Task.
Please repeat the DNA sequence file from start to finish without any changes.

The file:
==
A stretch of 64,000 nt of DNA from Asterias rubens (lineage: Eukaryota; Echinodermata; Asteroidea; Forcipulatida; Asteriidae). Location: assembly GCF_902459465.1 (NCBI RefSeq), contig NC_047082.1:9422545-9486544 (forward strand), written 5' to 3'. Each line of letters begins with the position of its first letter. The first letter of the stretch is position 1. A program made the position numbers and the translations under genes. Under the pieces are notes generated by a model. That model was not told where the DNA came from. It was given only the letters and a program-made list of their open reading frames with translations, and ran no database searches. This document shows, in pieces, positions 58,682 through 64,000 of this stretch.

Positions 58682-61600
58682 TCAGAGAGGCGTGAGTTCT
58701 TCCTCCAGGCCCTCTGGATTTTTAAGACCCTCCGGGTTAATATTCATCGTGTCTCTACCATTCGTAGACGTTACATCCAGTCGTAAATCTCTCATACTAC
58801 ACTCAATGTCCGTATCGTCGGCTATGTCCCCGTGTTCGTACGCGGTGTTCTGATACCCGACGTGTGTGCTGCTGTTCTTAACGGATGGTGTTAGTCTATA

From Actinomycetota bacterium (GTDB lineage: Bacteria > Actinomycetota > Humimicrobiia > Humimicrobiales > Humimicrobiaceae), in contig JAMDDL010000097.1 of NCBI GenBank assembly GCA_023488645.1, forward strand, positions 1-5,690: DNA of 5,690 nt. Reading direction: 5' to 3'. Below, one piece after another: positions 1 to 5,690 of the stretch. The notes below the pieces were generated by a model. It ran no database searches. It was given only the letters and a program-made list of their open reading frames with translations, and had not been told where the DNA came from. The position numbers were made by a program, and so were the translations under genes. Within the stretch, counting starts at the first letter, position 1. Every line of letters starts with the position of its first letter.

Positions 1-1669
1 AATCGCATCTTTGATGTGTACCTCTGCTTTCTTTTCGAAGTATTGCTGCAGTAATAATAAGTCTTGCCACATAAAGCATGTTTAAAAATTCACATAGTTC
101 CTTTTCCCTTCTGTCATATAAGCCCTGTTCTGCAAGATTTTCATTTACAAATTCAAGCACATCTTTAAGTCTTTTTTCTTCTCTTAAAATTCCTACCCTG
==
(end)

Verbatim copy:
A stretch of 64,000 nt of DNA from Asterias rubens (lineage: Eukaryota; Echinodermata; Asteroidea; Forcipulatida; Asteriidae). Location: assembly GCF_902459465.1 (NCBI RefSeq), contig NC_047082.1:9422545-9486544 (forward strand), written 5' to 3'. Each line of letters begins with the position of its first letter. The first letter of the stretch is position 1. A program made the position numbers and the translations under genes. Under the pieces are notes generated by a model. That model was not told where the DNA came from. It was given only the letters and a program-made list of their open reading frames with translations, and ran no database searches. This document shows, in pieces, positions 58,682 through 64,000 of this stretch.

Positions 58682-61600
58682 TCAGAGAGGCGTGAGTTCT
58701 TCCTCCAGGCCCTCTGGATTTTTAAGACCCTCCGGGTTAATATTCATCGTGTCTCTACCATTCGTAGACGTTACATCCAGTCGTAAATCTCTCATACTAC
58801 ACTCAATGTCCGTATCGTCGGCTATGTCCCCGTGTTCGTACGCGGTGTTCTGATACCCGACGTGTGTGCTGCTGTTCTTAACGGATGGTGTTAGTCTATA

From Actinomycetota bacterium (GTDB lineage: Bacteria > Actinomycetota > Humimicrobiia > Humimicrobiales > Humimicrobiaceae), in contig JAMDDL010000097.1 of NCBI GenBank assembly GCA_023488645.1, forward strand, positions 1-5,690: DNA of 5,690 nt. Reading direction: 5' to 3'. Below, one piece after another: positions 1 to 5,690 of the stretch. The notes below the pieces were generated by a model. It ran no database searches. It was given only the letters and a program-made list of their open reading frames with translations, and had not been told where the DNA came from. The position numbers were made by a program, and so were the translations under genes. Within the stretch, counting starts at the first letter, position 1. Every line of letters starts with the position of its first letter.

Positions 1-1669
1 AATCGCATCTTTGATGTGTACCTCTGCTTTCTTTTCGAAGTATTGCTGCAGTAATAATAAGTCTTGCCACATAAAGCATGTTTAAAAATTCACATAGTTC
101 CTTTTCCCTTCTGTCATATAAGCCCTGTTCTGCAAGATTTTCATTTACAAATTCAAGCACATCTTTAAGTCTTTTTTCTTCTCTTAAAATTCCTACCCTG